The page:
HC Deb 30 March 1897 vol 48 c114

I beg to ask the Secretary to the Treasury, as representing the Postmaster General, if he is aware that the American Postal Regulations give express authority for the sending of live bees in wooden boxes, closed with a wire screen and protected by a movable wooden lid, as samples of merchandise to the British Colonies in Australia, to Canada, British India, to every country in Europe (except Great Britain, Russia, and Turkey), to the, South American Republics, and to the Colonies of Spain and the Netherlands: and, having regard to the fact that Mr. Hewitt, the bee fancier of Sheffield, only desires like facilities for the dispatch to British Colonies of the queen or mother bees he breeds, and not for a swarm, whether the matter can be reconsidered under similar precautions against the danger of the escape of such queens into a mail bag?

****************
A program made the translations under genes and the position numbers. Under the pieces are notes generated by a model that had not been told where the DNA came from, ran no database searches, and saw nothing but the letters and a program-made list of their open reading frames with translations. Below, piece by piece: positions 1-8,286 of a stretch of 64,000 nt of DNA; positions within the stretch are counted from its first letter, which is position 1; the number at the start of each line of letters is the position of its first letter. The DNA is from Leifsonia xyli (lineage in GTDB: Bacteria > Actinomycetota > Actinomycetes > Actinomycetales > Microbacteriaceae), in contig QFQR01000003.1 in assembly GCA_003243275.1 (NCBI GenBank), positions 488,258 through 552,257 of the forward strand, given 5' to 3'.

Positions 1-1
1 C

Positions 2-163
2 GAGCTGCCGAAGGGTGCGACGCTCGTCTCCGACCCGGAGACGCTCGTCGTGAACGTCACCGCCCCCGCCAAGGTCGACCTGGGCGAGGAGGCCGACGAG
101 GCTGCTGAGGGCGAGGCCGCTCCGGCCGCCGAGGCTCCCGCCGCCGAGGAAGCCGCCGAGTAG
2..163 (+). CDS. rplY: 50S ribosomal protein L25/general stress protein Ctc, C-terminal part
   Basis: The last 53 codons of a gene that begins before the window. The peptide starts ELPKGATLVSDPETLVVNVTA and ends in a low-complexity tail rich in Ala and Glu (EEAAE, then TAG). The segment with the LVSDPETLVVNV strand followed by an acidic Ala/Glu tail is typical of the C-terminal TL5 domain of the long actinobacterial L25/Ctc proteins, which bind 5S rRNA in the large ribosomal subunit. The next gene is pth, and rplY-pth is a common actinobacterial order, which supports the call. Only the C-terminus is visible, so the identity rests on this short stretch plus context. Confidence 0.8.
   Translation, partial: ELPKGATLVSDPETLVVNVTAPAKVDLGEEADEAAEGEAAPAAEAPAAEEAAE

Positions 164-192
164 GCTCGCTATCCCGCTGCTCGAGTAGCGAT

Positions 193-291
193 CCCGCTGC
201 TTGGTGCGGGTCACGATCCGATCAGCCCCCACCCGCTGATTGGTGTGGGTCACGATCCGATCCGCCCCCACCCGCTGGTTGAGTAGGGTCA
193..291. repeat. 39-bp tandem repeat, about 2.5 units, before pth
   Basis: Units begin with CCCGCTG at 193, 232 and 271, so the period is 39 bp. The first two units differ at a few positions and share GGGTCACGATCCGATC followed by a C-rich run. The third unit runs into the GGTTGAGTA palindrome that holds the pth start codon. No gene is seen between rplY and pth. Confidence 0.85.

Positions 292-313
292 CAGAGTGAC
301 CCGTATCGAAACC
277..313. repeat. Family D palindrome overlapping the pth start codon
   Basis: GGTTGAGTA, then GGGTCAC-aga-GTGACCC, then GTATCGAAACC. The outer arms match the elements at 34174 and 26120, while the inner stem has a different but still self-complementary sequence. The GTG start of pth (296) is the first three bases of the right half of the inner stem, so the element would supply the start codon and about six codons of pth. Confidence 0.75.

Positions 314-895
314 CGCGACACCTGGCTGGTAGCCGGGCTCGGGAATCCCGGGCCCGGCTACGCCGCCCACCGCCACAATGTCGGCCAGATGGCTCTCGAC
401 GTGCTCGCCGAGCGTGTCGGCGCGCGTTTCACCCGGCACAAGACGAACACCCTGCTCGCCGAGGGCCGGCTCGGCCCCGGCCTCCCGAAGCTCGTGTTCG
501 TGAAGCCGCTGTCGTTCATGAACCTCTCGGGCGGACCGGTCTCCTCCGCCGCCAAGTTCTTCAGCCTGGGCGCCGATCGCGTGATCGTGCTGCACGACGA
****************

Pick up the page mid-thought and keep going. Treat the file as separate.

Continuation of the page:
My hon. and gallant Friend has slightly overstated the case; but it is true that several countries as well as the British Colonies which he mentions admit live bees by post from the United States. There is, however, a rule of long standing in the British postal service that living things should not be sent by post; and if an exception is once made to the general rule, it is obvious that it might be necessary to extend that exception to animals less innocuous than a stingless queen bee. But the Postmaster General will take the opportunity which the Question affords him of considering whether it is desirable to maintain or modify the rule, and, if so, in what way.